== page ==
Classic cars: the top 5 features we like to forget
Perhaps it's a sign of age, or possibly old cars were always made that way. Who knows. But like men of a certain age, classic cars have a remarkable habit of developing distinctive characters. In short, like Victor Meldrew, they like to fight back.
At Great Escape Cars we've been hiring out classics for over 12 years. Here are our favourite ways for old cars to bite back. And remember: it's not the operator, it's the tools...
1. It never rain but it still floods
Modern cars start with a turn of a key. In fact, increasingly they don't even need that. You press start and a piece of electronics connects with another piece of electronics and says 'start'. This is a long way from the analogue world of classic cars where the risk of flooding with fuel is ever-present. Care, patience and not a little luck are ever-present bedfellows when starting an old car in the morning.
Remarkably, back when the world was essentially just a series of beige hues, stopping was really not such a big deal. Because old cars of the 50s, 60s and 70s didn't actually stop in any meaningful sense, drivers drove accordingly. It wasn't the absence of Audis, BMWs or Mercedes that prevented tailgating, it was the very real risk that your brakes wouldn't actually prevent anything.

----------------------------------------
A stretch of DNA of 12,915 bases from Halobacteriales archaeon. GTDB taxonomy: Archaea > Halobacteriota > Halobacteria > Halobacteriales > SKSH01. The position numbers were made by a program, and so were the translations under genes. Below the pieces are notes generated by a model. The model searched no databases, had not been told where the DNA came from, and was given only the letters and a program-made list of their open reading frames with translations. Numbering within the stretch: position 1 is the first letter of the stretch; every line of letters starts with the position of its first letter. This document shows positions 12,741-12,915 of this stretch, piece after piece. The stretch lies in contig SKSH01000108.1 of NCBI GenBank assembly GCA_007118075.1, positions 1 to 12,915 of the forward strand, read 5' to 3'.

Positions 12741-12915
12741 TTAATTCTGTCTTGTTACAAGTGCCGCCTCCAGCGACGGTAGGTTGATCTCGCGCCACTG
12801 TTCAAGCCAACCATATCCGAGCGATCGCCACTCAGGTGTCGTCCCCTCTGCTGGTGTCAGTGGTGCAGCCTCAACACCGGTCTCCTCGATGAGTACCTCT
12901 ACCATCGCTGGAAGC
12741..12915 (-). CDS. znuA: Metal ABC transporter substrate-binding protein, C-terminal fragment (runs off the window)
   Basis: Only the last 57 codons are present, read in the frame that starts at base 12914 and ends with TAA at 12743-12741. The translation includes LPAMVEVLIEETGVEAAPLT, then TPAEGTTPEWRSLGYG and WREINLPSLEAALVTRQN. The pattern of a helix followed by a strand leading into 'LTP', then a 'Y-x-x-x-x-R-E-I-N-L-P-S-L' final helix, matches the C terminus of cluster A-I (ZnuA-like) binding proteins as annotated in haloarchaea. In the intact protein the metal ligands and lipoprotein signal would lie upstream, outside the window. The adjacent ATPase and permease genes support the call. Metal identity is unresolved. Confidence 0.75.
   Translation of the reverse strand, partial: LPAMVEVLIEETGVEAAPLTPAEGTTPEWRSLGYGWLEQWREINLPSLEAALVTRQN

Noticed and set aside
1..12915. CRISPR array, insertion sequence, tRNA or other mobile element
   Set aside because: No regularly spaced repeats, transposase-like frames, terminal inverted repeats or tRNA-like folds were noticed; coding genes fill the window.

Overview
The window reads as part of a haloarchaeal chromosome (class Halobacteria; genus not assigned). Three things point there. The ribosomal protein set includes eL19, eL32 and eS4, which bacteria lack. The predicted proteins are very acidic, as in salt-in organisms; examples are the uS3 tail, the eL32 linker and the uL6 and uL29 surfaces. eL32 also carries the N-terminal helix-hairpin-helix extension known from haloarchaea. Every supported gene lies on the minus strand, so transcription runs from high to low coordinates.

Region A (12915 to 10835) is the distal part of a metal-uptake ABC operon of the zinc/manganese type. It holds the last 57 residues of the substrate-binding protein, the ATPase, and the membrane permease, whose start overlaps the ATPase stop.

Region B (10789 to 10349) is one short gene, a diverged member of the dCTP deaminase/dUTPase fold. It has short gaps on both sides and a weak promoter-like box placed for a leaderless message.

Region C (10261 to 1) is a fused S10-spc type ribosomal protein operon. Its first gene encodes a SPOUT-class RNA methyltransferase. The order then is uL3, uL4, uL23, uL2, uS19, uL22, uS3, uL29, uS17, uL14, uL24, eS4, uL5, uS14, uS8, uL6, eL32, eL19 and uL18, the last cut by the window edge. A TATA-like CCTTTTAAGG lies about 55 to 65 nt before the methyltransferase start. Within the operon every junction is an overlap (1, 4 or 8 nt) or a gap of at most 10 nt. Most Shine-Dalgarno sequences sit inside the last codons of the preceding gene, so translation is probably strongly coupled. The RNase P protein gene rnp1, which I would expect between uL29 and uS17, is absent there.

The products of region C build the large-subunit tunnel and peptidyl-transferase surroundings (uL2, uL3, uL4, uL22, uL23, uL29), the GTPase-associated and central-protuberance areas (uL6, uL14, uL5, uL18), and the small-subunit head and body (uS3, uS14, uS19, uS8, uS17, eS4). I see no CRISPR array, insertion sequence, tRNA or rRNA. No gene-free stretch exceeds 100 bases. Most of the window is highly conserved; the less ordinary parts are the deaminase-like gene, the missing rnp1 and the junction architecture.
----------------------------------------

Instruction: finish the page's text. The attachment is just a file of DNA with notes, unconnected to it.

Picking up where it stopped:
3. The Heat Isn't On
Before The Little Man put his foot down, The Man decreed that supplying a cheap car with a heater was, frankly, too much to ask. For some British car makers, it was too much hassle to even supply cars with four wheels. Even if you worked hard and bought a car where a heater was a standard feature, you'd derive more satisfaction from telling people this than the heat it actually generated. Old cars and heaters don't mix, despite the fact that as a general rule they tend to overheat.
4. Fuel for Thought
Old cars, like grandparents, smell. Classic car enthusiasts like to turn this into a source of reverie ("Ah! Do I detect the delicate scent of Mobil 20/50!?") but that's putting a positive spin on an unavoidable fact. The faint whiff off fuel and oil is part of the classic car experience - just be glad most of us have stopped smoking.
5. More Leaks Than WikiLeaks
There's a good reason why classic car enthusiasts judge fellow fans on their attitude towards top up/top down motoring. The rule states that a Proper Enthusiast always drives top down. It's not masochism, it's practical sense: top up or top down, in most British classic cars you'll get just as wet.
We spend 120 hours a week maintaining our classic car hire fleet so that they'll deliver over 1,000 miles a week of reliable motoring. But there are some innate old car characteristics that we'll never quite overcome. To find out more visit www.greatdrivingdays.co.uk or call 01527 893733.
To help customers make the most of their classic car experiences, Great Escape Cars has produced a series of films explaining the characteristics of old cars. Click on the link below to view them.